THE CAMBRIDGE HISTORY OF CANADIAN LITERATURE
Ed. by Coral Ann Howells and Eva-Marie Kröller
A single-volume history of Canadian literature “from the beginnings” – here meaning the first European contact with Native peoples – presents a formidable challenge. The “two women scholars” (their self-description) who have edited this new volume put out under the auspices of the Cambridge University Press have not made things any easier for themselves by taking as inclusive an approach as possible, aiming to represent the “ethnic, cultural and regional diversities that were sometimes submerged in previous paradigms.” This means chapters on topics relating to Aboriginal literature, women’s genres, and “transcultural life-writing.” While all the CanLit staples are still included, so are comic books.
This is, in other words, an academic work very much of its time, emphasizing (even retrospectively) postmodernism’s “discourse of hybridity,” “unrestrained pluralities,” and all the other multiplicities of multiculturalism. As a result there is no point looking for a master narrative, or much coherence of any kind, among these 31 essays (all by academics). Indeed, the desire to be all-inclusive tends to turn history into chronicle anyway, the text sometimes only providing a mere listing of titles and names with a bare minimum of context or critical discussion. The effect, which is typical of this specialist genre, is of too much and not enough – something more than a companion or annotated index, but something less than an in-depth examination of any particular subject. One is drawn to skimming the index and opening chronology of literary and cultural events to see who’s in and who’s out. One would think the latter category would be small indeed, but it does include perennial CanLit outsider Douglas Coupland, whose only mention in the text comes not in relation to any of his novels but to a short-lived comic strip he collaborated on in the 1980s!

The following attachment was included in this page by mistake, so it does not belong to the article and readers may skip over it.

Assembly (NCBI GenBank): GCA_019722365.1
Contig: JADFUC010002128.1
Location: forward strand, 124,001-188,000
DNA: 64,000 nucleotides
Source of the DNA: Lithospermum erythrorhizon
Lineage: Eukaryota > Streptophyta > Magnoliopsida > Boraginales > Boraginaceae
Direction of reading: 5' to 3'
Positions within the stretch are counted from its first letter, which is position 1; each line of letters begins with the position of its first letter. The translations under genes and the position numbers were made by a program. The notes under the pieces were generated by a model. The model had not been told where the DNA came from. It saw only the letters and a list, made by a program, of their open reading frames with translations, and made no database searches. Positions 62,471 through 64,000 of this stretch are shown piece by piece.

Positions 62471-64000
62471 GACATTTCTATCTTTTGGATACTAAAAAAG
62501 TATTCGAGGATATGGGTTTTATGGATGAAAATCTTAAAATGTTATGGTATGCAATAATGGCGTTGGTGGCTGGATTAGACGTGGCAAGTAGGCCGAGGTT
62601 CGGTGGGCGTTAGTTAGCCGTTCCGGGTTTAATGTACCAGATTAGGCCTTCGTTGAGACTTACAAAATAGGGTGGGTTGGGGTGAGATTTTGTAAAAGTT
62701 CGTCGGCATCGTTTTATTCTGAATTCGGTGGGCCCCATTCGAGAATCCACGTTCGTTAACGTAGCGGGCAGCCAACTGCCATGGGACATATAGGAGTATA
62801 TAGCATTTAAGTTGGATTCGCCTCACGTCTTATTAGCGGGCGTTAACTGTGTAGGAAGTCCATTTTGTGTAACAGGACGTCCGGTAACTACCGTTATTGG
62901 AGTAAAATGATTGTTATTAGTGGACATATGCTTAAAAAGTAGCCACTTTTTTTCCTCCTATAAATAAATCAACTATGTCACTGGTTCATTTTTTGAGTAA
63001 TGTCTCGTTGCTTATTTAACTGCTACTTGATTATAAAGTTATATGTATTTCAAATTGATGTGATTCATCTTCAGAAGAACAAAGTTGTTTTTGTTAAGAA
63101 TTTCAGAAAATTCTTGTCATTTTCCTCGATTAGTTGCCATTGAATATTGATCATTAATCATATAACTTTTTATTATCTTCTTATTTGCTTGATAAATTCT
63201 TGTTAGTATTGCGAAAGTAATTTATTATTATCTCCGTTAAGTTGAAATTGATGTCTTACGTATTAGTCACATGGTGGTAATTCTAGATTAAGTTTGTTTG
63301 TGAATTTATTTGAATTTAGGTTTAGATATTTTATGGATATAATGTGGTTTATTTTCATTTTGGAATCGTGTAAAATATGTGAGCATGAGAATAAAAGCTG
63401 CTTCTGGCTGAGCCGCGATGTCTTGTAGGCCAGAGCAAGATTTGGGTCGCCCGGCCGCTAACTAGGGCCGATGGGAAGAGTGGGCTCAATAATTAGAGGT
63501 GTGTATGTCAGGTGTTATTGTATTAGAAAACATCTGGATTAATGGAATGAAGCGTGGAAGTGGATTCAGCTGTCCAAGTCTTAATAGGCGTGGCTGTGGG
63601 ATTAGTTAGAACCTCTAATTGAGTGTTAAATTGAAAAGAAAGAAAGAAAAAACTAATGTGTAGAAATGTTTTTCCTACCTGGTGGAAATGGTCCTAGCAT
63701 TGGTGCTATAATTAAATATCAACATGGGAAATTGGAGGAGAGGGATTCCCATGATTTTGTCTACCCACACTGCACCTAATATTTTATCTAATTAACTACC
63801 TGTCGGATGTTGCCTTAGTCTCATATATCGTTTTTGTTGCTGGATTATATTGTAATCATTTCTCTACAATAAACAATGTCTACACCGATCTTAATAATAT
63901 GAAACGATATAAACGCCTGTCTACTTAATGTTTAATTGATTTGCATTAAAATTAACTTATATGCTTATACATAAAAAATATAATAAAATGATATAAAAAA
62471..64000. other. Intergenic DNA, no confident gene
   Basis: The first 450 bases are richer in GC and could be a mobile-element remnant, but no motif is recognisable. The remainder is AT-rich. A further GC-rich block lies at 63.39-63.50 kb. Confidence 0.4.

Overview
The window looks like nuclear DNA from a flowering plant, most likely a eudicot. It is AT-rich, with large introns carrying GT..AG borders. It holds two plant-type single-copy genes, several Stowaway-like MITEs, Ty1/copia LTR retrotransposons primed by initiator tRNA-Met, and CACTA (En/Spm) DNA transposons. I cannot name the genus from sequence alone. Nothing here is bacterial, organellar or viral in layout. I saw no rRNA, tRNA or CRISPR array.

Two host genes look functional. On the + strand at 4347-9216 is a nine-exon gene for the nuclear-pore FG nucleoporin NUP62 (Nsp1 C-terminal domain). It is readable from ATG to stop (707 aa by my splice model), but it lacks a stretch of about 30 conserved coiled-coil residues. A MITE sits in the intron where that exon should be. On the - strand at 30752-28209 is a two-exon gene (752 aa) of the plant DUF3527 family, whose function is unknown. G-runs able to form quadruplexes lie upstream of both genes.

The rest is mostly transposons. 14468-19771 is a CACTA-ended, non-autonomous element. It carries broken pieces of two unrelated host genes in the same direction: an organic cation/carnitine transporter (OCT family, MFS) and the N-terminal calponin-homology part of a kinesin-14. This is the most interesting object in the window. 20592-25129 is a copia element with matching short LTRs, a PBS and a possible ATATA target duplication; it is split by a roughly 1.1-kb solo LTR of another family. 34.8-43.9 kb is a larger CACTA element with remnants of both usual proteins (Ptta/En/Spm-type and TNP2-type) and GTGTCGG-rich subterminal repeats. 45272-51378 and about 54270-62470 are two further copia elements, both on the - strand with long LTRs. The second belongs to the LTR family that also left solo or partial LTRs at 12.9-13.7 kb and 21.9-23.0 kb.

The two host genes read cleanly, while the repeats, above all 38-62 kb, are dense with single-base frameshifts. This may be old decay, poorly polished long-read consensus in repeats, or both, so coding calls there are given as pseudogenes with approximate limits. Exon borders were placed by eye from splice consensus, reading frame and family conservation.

The best essays are the ones that take more time to work up a narrower field: Michael Peterman on the bestselling authors of the late nineteenth century (all of them now forgotten), Irene Gammel on the staged personalities of Canada’s Moderns, Robert Thacker on the “Quartet” of Atwood, Gallant, Munro, and Shields. In general, however, the results are disappointing. Not just because of the brevity of the analysis and the lack of any big picture, but for the depressing state of academic writing, the result of what Clive James has called “the deadly freedom to write as if nobody would ever read the results.” The deadliness in this case is due not as much to the overuse of buzzwords and jargon as to the endless qualifications and general mushiness, the lack of bite and opinion (there is virtually no negative commentary, evaluative criticism being eschewed), and the tendency to quote what passes as authority on every point, no matter how banal and obvious. Indeed this has become so much of an addiction that on more than one occasion anonymous quotations are taken from dustjackets just for a brief description of what a book is about! On the other hand, without authority the authors sometimes find themselves on shaky ground. One feels one’s jaw unhinge when Neil Ten Kortenaar calls Rohinton Mistry “probably the most read Canadian writer.” How was this (bizarre) appraisal arrived at?
A book like this necessarily occupies an uncomfortable middle ground, somewhere between being a reference volume and something anyone might actually want to read. But in any event we should be able to take it for granted now that Canadian literature is “an important scholarly field.” That scholarship, however, needs to up its game.
Review first published in Quill & Quire, April 2010.